Presidential Leaks Pete Koprince Presidential Rhetoric 12-1-03
Quotes about Presidential Leaks • “Richard Nixon was an inveterate leaker.” • Jeb Stuart Magruder • “It’s always the son of a bitch who leaks.” • Richard Nixon • “Presidents may fume about unofficial leaks…all the while sanctioning mediated ‘official leaks’ orchestrated to influence policy-making and public opinion.” • Keith V. Erickson
Leaks as Rhetorical Acts • White house leaks information through press • Enable administrations to: • Test agendas • Initiate public policy • Divert public attention • Defame opponents • Manage impressions • Construct political realities • Signal foreign policy • Mislead White House enemies
Agenda Testing Leaks • Presidents rarely commit to policy without first assessing its popularity • Allow presidents to side with the majority voice by first gauging public opinion • Ford and Carter both leaked info about a proposed gasoline tax to see what the reaction would be. The public did not approve, so the tax plans never came to pass. • Reagan leaked names of cabinet members, but public disapproval prompted Reagan to call it mere “speculation” and pick new candidates.
Policy Leaks • Rhetorically influence the policy-making process • Facilitate bargaining • Reagan, 1983 – bargaining about tradeoffs in the military and social programs budgets. • Speed the legislative process • Reagan, 1985 – leaked threats to “go to the people” to speed the 1985 budget through congress.
Diversionary Leaks • Dramatic, unexpected, or compelling leaks with the intent to distract public attention • Often employed when programs or policies aren’t working or opposition voice require “muffling” • LBJ leaked news of an agreement by US and Russia to limit arms, right before Robert Kennedy gave a speech in opposition to the administration’s policies in Vietnam. • Nixon, Ford, and Carter all leaked positive fiscal stories directly prior to negative reports by the Treasury and Commerce Department.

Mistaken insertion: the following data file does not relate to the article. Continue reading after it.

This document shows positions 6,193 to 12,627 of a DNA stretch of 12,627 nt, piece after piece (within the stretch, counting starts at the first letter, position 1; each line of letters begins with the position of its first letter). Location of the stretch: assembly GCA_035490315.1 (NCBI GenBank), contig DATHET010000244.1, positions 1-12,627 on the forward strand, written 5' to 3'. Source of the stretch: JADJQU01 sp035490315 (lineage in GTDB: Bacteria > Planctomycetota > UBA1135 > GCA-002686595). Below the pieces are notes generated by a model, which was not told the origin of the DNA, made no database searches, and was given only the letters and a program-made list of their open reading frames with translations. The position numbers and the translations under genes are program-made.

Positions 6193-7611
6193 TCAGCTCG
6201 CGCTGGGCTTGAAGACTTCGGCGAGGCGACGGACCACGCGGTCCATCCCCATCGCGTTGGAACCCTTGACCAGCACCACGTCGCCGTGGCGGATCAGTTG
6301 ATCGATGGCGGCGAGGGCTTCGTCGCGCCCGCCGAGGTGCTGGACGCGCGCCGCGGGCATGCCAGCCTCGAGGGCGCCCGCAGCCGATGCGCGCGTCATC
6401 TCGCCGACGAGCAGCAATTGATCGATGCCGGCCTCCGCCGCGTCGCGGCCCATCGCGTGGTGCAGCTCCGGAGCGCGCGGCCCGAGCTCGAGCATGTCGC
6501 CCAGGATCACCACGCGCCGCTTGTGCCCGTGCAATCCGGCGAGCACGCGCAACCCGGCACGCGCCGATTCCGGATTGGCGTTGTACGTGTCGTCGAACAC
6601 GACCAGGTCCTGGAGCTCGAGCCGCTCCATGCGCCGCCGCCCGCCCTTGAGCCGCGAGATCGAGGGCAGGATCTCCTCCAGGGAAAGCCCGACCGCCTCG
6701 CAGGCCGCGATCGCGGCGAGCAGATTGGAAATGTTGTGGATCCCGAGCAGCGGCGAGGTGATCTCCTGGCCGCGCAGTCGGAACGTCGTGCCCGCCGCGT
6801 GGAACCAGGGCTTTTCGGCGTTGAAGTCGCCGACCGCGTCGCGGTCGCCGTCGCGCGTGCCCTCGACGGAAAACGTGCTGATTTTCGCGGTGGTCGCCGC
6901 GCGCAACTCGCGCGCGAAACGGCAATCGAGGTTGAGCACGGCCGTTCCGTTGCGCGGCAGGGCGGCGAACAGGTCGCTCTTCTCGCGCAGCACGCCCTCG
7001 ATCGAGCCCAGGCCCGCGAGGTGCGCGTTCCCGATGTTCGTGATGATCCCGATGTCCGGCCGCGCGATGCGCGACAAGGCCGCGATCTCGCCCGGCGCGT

Character Leaks (enhancement, defamation) • Image enhancing leaks: rhetorically invent, embellish, or reinforce a president’s credibility. • Kennedy leaked account of Cuban Missile Crisis to reporters who depicted him and colleagues as “great heroes”. • Defamation leaks: designed to discredit or malign an opponent’s character. • Nixon leaked information about Edward Kennedy’s relationships with many women. • Kennedy discredited a colleague who privately voice opposition to the Bay of Pigs invasion by leaking his position.
Other types of leaks • Reality construction leaks • Reagan with the Soviet Union • Diplomacy leaks • Nixon with Jordan, Reagan with Libya • Disinformation leaks • Kissinger leak about Cuba – proved false
Rhetorical benefits and risks • Benefits to leaks: • Anonymity • Seen as insider political “truth” – more resistance to public statements • Reduce risk of overexposure • Avoid risk of verbal mistakes • Risks to leaks: • “Bungled” leaks can cause many problems • Risk vengeance of those who suspect “they have been lied to, manipulated, or brokered for political advantage.” – (Erickson, 208)